1. Charles Pooter (please also see the link to my Charles Pooter project under My Projects)
David Turner tackled the fitting of a Chuffer to his Roundhouse Charles Pooter. This is more complex than many as this loco is a "pot boiler" and the chimney flue extends down through the boiler. Here are his notes:
1. Turn loco on its back. Dismount the meths burner by unscrewing a single
screw at the rear and pulling out the split pin from the middle. Note that
the 'V' mounting that held the split pin has a screw to hold it on to the
chassis. This screw will need to be removed to release the boiler band and
allow the boiler to rise.
2. Remove the body shell. This is effected by unscrewing two screws on the
front footplate and two on the rear floor of the cab. If like mine your Pooter
is radio controlled, you may find access to these screws is restricted by the
R/C receiver if it is mounted on the cab rear wall. It probably will be since
this is the obvious place for it.
3. Before lifting the body shell you need to remove the dart handles from the
smoke box door . They merely pull out. In addition, if radio controlled, you will have to release one servo activating link from the regulator.
4. Now the body shell may be lifted off but may still be connected by an
umbilical cord of wire between the receiver and reversing servo. This should be
long enough to stay connected and still allow good access, since whoever fitted
it in the first place would have needed a good length to enable fitting of the
5. Turn chassis upside down and unscrew single screw to release the boiler
band. In my Pooter, the superheater pipe is long and double coiled so that it
was not necessary to disconnect any pipe work. You may find in your model that
this is less easy and therefore you may have to disconnect one junction of the
lubricator at this stage.
6.The twin exhaust pipes are combined by a single thin walled sleeve that
rises up the chimney. This is lightly crimped at the bottom but releases easily
enough with a little squeeze side to side with pliers and pulls off. I found my
pipes set at different levels but soon realised that they could be levelled
without cutting. I was able to fit the Summerlands Chuffer without a problem and
it was easy enough to replace the boiler. While the two to one adapter fitted to
the chuffer is wide, it still fits up the chimney stack leaving reasonable room
around it. Note that in the Pooter,. the chimney pipe extends right through the
smoke box so from a sound point of view it ought to work as long as the 'organ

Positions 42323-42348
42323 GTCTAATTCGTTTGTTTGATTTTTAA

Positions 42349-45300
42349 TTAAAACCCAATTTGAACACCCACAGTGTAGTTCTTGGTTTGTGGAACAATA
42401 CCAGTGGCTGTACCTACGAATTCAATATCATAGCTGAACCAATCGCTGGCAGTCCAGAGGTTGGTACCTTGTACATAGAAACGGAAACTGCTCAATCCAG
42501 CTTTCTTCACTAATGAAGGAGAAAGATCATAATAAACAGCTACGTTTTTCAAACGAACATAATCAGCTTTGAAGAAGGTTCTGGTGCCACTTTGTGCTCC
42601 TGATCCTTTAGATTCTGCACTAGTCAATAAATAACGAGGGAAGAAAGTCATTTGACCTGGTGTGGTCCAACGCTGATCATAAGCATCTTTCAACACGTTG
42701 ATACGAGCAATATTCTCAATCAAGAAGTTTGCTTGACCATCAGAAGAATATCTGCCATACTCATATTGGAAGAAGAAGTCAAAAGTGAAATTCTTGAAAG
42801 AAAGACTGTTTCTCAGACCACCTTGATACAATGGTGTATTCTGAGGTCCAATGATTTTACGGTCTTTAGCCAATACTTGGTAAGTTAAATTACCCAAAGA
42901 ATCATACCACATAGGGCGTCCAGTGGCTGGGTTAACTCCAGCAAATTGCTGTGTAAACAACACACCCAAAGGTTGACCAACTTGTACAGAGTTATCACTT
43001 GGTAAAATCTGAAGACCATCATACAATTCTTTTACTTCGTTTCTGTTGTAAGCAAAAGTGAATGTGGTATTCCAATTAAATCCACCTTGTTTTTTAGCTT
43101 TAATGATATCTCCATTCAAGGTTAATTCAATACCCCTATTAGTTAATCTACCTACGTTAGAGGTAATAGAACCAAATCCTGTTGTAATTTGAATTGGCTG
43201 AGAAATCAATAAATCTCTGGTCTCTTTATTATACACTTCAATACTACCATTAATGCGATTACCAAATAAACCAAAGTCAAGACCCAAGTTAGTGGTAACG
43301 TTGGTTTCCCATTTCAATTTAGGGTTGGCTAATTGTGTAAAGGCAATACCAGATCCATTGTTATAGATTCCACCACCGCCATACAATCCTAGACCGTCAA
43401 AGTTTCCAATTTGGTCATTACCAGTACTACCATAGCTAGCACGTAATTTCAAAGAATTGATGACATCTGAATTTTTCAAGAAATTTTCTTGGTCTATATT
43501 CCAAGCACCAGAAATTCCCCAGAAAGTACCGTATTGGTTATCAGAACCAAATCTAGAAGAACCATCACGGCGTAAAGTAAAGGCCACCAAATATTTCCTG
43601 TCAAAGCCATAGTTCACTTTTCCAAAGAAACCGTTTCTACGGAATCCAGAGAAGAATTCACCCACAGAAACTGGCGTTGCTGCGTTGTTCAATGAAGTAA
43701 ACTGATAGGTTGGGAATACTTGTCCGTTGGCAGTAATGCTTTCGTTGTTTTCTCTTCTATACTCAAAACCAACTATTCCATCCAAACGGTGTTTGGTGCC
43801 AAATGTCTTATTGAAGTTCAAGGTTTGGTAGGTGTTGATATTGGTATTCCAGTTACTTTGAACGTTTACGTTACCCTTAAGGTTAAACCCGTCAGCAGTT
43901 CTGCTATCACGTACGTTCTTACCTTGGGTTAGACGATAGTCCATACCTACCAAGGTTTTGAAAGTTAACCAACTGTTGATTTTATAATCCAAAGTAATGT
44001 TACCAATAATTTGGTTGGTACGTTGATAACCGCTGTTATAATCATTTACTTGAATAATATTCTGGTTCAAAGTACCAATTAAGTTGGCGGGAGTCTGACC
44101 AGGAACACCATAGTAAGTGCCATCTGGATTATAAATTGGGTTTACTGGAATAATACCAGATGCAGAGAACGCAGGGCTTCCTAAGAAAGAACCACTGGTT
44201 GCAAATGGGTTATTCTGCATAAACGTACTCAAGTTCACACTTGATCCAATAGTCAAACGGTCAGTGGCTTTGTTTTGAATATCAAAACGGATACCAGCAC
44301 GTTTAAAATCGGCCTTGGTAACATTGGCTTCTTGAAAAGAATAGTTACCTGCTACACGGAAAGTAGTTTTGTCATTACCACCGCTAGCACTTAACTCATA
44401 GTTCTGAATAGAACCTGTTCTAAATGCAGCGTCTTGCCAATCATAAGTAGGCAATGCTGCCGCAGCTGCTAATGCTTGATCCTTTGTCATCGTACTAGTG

slot' is within this. Theoretically therefore, it could be better to cut the
exhaust pipes so that the adapter was lower, causing less obstruction in the
chimney stack. (The position will not be crucial as this is a pot boiler - probably best to aim to have the top of the Chuffer between 5 and 10mm from the top of the chimney CB)
2. Roundhouse Carrie
Here are some brief notes to help with the fitting - I will try to add some photos - but some of the dismantling stages are described in Tag Gorton's Live Steam Workshop from Atlantic Publishers.
1. First remove the two sand boxes and put somewhere safe with the two screws.
2. The side tanks are each held on with a screw under the footplate - just in front of the cylinders. When these screws are removed, the tanks can be lifterd and unclipped from the cab. Put them on one side.
3. Now remove the smoke-box by undoing the single fixing screw in front. The smoke-box will then lift up and off the twin exhausts. Again put it to one side (or degrease and spray it matt black as Tag suggests!).
4. You will now see the boiler wrapper comes right to the front of the smoke-box. Loosen the clamp screw at the front, underneath and remove the blanking disc to reveal the exhausts. I found I needed to ease the wrapper apart to free the disk - I used circlip pliers.
5. Now place the smoke-box next to the boiler and mark the exhausts for cutting, 72mm down from the top of the chimney.
6. Cutting is a little awkward as it has to be done inside the wrapper. Hold the pipes as firmly as you can and protect the loco paintwork with card or cloth. Either cut with a cutting disc on a Dremel type drill, or use a cut down, fine hacksaw blade. I found that hinging the pipes forward and using a 3 cm cutting disc (after protecting the boiler with a reag behind the pipes) made it a very easy job.
7. Clean up the ends with a fine file and square them up if the disk has cut at an angle.
8. Now push the chuffer on and give a light tap to seat it.
9. Test the smoke-box in place to ensure that the slot is clear of the chimney walls and bend the copper connecting tube if necessary.
10. Reassemble in the reverse order.
You can see Chris Hillier's Carrie in action on the right.